In the reactor, 400 g maltodextrin (DE value=11-14) is dissolved in 0.45 l demineralised water. The maltodextrin solution is heated to 60° C. and adjusted initially to pH 12 by dosing a 45% w/w aqueous NaOH solution. 159 ml of a 30% hydrogen peroxide solution is dosed continuously over a time period of 3 hours to the maltodextrin solution (molar ratio hydrogen peroxide/reducing end group of maltodextrin=6/1). During the dosing of hydrogen peroxide, the reaction temperature is controlled and kept constant at 60° C., while the pH is adjusted to 11.2±0.1 by dosing NaOH 45% w/w solution. The total consumption of 45% w/w NaOH solution amounts to 190 ml. The reaction is continued until all hydrogen peroxide is consumed, typically after 3.5 hours. The colour of the reaction mixture is orange to brown.
In order to improve the colour of the reaction mixture itself and the colour stability under alkaline processing conditions, a bleaching step with 13.5 g of a 30% hydrogen peroxide solution is performed at 60° C. The pH controller was switched off, and the pH value was allowed to drop, typically to a value of 10.5. The resulting faintly yellow coloured solution is eventually neutralised with 18.8 g citric acid monohydrate.
The analytical results obtained before bleaching and neutralisation are summarised in table 2. The DE value is reduced to 0.62 after the reaction. The reaction mixture is composed of 67% polymeric material and 33% degradation products being CO2, formic acid, glycolic acid, glyceric acid and dihydroxy butyric acid.
Acid hydrolyses of the polymeric material shows that the structure of the reaction product of the oxidation with hydrogen peroxide is identical to the reaction product resulting from an oxidation with oxygen gas as described in example 1 or 2.
The initial colour of the product is measured at 9% dry substance in demineralised water. The alkaline colour of the product is measured in a 20% w/v solution of sodium carbonate, pH approx. 12, at a co-builder dry substance concentration of 9%. The alkaline colour stability is measured by incubating the solution as prepared for the alkaline colour test for 30 minutes at 80° C. All colour measurements were taken at 420 nm using a spectrophotometer using a 1 cm cell.
In FIGS. 1A and 1B effect of the bleaching step for improving the initial colour, the alkaline colour, and in particular the alkaline colour stability is demonstrated.
The procedure of example 4 is repeated at 80° C. and at different pH's 11, 10.5 and 10.0. The reaction conditions of the examples 5 to 7 and the obtained results are summarised in table 2. Decreasing the pH from 11 to 10.5 and 10.0, results in reaction products with increasing polymer content 51.4%, 59.0% and 64.0% respectively and increasing DE values of 0.70, 2.5 and 3.3 respectively.
The washing performance of the product obtained in Example 4 was evaluated using a Linitest laboratory dyeing and washfastness testing machine. Test conditions:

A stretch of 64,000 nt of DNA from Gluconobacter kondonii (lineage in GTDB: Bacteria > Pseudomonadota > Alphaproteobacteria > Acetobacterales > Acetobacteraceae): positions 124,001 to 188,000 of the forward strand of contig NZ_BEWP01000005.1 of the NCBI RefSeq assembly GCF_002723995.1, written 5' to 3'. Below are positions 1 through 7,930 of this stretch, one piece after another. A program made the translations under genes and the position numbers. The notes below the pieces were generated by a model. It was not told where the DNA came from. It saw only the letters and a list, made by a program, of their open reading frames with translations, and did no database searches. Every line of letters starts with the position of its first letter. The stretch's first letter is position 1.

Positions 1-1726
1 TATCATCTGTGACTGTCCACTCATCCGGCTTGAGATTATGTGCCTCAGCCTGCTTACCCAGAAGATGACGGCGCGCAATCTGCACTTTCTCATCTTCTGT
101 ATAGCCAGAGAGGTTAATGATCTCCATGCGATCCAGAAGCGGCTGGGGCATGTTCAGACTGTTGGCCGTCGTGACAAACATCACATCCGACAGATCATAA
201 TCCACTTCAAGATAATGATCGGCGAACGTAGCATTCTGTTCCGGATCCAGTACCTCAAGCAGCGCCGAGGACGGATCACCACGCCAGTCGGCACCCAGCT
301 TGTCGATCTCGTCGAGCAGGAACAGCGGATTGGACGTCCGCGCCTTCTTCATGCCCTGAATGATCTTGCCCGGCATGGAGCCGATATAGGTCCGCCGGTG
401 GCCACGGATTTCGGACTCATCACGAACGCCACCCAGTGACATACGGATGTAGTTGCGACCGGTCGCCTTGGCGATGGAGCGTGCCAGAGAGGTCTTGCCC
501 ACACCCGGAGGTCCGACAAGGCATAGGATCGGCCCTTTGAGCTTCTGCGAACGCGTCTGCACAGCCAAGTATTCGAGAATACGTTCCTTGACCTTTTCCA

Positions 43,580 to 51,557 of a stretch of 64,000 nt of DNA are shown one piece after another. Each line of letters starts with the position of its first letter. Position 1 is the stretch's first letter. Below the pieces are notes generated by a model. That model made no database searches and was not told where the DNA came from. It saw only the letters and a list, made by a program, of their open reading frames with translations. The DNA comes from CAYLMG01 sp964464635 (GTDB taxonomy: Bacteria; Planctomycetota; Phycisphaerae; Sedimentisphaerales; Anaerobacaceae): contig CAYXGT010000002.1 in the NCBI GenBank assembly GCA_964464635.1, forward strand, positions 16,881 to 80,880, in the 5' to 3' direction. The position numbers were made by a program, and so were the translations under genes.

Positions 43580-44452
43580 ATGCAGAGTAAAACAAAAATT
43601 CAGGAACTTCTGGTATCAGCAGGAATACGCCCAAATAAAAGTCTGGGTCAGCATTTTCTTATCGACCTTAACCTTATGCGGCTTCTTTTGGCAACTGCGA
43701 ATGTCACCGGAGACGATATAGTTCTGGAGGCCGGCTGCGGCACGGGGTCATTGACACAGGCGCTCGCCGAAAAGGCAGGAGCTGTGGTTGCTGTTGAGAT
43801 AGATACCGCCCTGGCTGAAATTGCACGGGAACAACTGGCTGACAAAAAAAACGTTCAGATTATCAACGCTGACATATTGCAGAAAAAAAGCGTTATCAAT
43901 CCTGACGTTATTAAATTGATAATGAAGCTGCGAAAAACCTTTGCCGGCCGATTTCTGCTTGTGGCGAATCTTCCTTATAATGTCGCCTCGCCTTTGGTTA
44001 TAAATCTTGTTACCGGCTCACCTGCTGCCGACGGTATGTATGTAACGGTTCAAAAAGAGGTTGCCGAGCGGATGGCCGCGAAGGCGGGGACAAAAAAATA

washing program at 60° C.
linen load: each container (in total 8) was filled with 5 pieces of white cotton tissue, 1 piece of cotton soiled with tea, and 1 piece with sebum fat, size: 5×5 cm
water hardness: 25° French hardness
detergent: standard zeolite built washing powder without co-builder, 5g/L
concentration of the co-builder: 4% dry substance, based on the amount of detergent
washing time: 1 hour
the machine was washing in two directions using a toggle switch
rinsing: 3 times for 5 minutes
After each washing cycle, the tissues were dried and ironed. Evaluation of the tissues was done after 5, 10 and 20 washing cycles. The greying inhibition of the co-builder was determined by measuring the whiteness with a Minolta Spectrophotometer in the L,a,b mode. The inorganic incrustation was evaluated by determining the remaining ashes after burning the tissues at 1000° C. for 3 hours.
A standards the washing powder without co-builder, and a standard powder with the addition of 4% (dry substance) of Sokalan CP5 were used. In FIG. 2 the results of the whiteness measurements are shown, in FIG. 3 the inorganic incrustation in dependence of the washing cycle is shown.
|Oxygen oxidation of maltodextrin Analytical results DE-value Reaction conditions DE-value after molar ratio dry substance Polymer Degradation after bleaching, Example Temperature Catalyst NaOH/AGU* maltodextrin content products reaction neutralis.|
1 60° C.
-- 1.4/1 40% 56% 44% 0.92 0.80
2 80° C.
-- 2/1 20% 63% 37% 0.15 0.10
3 Fe++ /EDTA 43% 57% 0.78 0.30
general reaction conditions: 3 hours reaction time, 2 bar oxygen pressure *AGU = anhydro glucose unit
|Hydrogen peroxide oxidation of maltodextrin Analytical results Reaction conditions DE value DE value Molar ratio Polymer Degradation after bleaching, Example Temperature pH H2 O2 /red.end content products reaction neutralis.|
4 60° C.
6/1 67% 33% 0.62 0.45
5 80° C.
11.0 51% 49% 0.70 0.50
6 10.5 59% 41% 2.5 1.6
7 10.0 64% 36% 3.3 2.7